4. Take It Slow (Or Even Walk!)
On smaller trails, it’s proper etiquette to be courteous to walkers and hikers. So don’t blow right by them just because you’re faster; maintain a safe distance between other runners and let faster runners go ahead of you.
“In road running and racing, it’s about competition and times, but trail running is a bit more relaxed and for fun,” says Sharman (the same guy who holds the record for fastest U.S. time in a 100-mile trail race, mind you). If you’re obsessive about crunching your Garmin’s numbers, recognize that trail running is more about effort level than splits and pace per mile.
Runners will usually be much slower on trails than they are on roads, due to the challenges of the natural terrain and its unforeseen obstacles that force you to slow down. In a recent race, Sharman says he switched from a 20 min/mile to 5 min/mile when he was faced with a massive hill. Unlike road racing, walking is not frowned upon or considered “giving up” and is seen as one of the most important ways of getting to the finish line. “Walking is a very valid part of trail running, especially the longer it gets or the tougher the terrain is,” says Sharman. “Many people, including myself, say they ‘run 100 miles,’ but very few people literally ‘run’ every step.”
5. Find Your High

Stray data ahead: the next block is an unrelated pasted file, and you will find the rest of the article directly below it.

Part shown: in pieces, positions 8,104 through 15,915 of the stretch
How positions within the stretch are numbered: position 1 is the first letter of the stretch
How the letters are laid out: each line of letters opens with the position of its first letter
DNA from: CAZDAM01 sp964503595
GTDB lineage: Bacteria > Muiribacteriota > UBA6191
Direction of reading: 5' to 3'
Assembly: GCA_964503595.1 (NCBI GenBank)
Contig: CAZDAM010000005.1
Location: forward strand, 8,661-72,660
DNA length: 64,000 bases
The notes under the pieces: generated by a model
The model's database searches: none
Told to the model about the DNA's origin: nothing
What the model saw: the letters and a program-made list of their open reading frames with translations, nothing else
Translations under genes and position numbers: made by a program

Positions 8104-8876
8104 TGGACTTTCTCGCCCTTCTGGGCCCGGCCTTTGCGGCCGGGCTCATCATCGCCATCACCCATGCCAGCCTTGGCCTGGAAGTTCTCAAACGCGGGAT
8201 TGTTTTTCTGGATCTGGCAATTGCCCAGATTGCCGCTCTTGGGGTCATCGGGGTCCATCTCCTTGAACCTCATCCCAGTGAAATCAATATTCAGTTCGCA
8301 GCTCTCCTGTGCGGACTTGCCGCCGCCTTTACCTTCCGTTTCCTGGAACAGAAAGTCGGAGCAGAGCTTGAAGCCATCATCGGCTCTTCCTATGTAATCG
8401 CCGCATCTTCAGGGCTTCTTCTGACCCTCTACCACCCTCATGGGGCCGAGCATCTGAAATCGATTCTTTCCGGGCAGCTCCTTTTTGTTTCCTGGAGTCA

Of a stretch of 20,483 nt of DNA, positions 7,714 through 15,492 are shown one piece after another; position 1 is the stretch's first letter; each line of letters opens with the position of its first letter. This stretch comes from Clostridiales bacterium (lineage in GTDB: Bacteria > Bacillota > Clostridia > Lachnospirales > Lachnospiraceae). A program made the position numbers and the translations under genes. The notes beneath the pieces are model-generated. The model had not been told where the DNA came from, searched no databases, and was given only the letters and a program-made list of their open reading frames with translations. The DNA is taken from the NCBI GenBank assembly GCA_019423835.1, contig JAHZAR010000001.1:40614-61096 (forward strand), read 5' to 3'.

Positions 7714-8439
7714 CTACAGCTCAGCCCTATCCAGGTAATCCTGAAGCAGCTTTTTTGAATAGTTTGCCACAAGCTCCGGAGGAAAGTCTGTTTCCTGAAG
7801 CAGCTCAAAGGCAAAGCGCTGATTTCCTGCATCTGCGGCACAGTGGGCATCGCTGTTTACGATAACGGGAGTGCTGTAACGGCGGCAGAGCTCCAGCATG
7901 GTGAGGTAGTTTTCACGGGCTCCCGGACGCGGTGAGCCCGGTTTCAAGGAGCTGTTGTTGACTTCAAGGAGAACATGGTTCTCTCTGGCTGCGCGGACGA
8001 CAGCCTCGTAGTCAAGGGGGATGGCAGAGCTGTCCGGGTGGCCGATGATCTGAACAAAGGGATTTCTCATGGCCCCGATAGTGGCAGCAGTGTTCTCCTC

Trail running may still sound challenging to beginners, but Sharman stresses that time away from the streets — and eventually up in the mountains — should be fun. “Once I’ve done a big climb, I just love the feeling of hammering it downhill,” he says. “It feels like playing and I don’t always feel like I’m playing when I’m just logging miles on the road.”
When you’re on the trails, try to capture those special moments that get you most excited. It could be as simple as taking in a mighty view. Sharman has run all over in the world in scenic locations including the Himalayas, European Alps and of course, the Sahara Desert. But he says one of his favorite things about trail running is its unique vantage point to unearth the beauty of your own backyard.
“Around San Francisco where I live, I run a lot in Marin County,” he says. “I could be running along a trail and as I crest the hill, catch a glimpse of the very top of the Golden Gate Bridge. That’s the kind of magic you don’t always get in road racing.”
Originally posted October 15, 3013. Updated May 2015.